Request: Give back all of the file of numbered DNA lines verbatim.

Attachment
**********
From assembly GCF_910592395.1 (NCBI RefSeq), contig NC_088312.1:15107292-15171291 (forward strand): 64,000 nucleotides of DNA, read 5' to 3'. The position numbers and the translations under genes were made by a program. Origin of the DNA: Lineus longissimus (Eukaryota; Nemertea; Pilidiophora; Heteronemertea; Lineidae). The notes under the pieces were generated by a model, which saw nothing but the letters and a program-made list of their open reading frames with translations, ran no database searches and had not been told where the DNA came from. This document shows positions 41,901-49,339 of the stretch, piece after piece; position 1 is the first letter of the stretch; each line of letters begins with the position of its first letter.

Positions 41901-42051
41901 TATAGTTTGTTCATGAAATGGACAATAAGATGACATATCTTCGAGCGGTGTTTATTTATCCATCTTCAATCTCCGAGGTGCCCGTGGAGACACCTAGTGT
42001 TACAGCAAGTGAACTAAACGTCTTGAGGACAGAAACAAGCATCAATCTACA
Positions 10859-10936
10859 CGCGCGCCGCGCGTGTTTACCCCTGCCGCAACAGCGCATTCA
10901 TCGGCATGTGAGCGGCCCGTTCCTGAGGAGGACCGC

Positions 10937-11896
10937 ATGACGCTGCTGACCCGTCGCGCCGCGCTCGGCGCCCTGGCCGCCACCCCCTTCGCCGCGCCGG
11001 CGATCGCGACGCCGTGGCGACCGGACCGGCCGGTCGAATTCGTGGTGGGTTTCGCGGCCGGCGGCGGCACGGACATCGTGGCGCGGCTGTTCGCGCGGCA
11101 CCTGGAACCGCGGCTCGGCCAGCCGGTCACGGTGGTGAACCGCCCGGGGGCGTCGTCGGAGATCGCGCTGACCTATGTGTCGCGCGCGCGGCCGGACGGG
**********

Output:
From assembly GCF_910592395.1 (NCBI RefSeq), contig NC_088312.1:15107292-15171291 (forward strand): 64,000 nucleotides of DNA, read 5' to 3'. The position numbers and the translations under genes were made by a program. Origin of the DNA: Lineus longissimus (Eukaryota; Nemertea; Pilidiophora; Heteronemertea; Lineidae). The notes under the pieces were generated by a model, which saw nothing but the letters and a program-made list of their open reading frames with translations, ran no database searches and had not been told where the DNA came from. This document shows positions 41,901-49,339 of the stretch, piece after piece; position 1 is the first letter of the stretch; each line of letters begins with the position of its first letter.

Positions 41901-42051
41901 TATAGTTTGTTCATGAAATGGACAATAAGATGACATATCTTCGAGCGGTGTTTATTTATCCATCTTCAATCTCCGAGGTGCCCGTGGAGACACCTAGTGT
42001 TACAGCAAGTGAACTAAACGTCTTGAGGACAGAAACAAGCATCAATCTACA
Positions 10859-10936
10859 CGCGCGCCGCGCGTGTTTACCCCTGCCGCAACAGCGCATTCA
10901 TCGGCATGTGAGCGGCCCGTTCCTGAGGAGGACCGC

Positions 10937-11896
10937 ATGACGCTGCTGACCCGTCGCGCCGCGCTCGGCGCCCTGGCCGCCACCCCCTTCGCCGCGCCGG
11001 CGATCGCGACGCCGTGGCGACCGGACCGGCCGGTCGAATTCGTGGTGGGTTTCGCGGCCGGCGGCGGCACGGACATCGTGGCGCGGCTGTTCGCGCGGCA
11101 CCTGGAACCGCGGCTCGGCCAGCCGGTCACGGTGGTGAACCGCCCGGGGGCGTCGTCGGAGATCGCGCTGACCTATGTGTCGCGCGCGCGGCCGGACGGG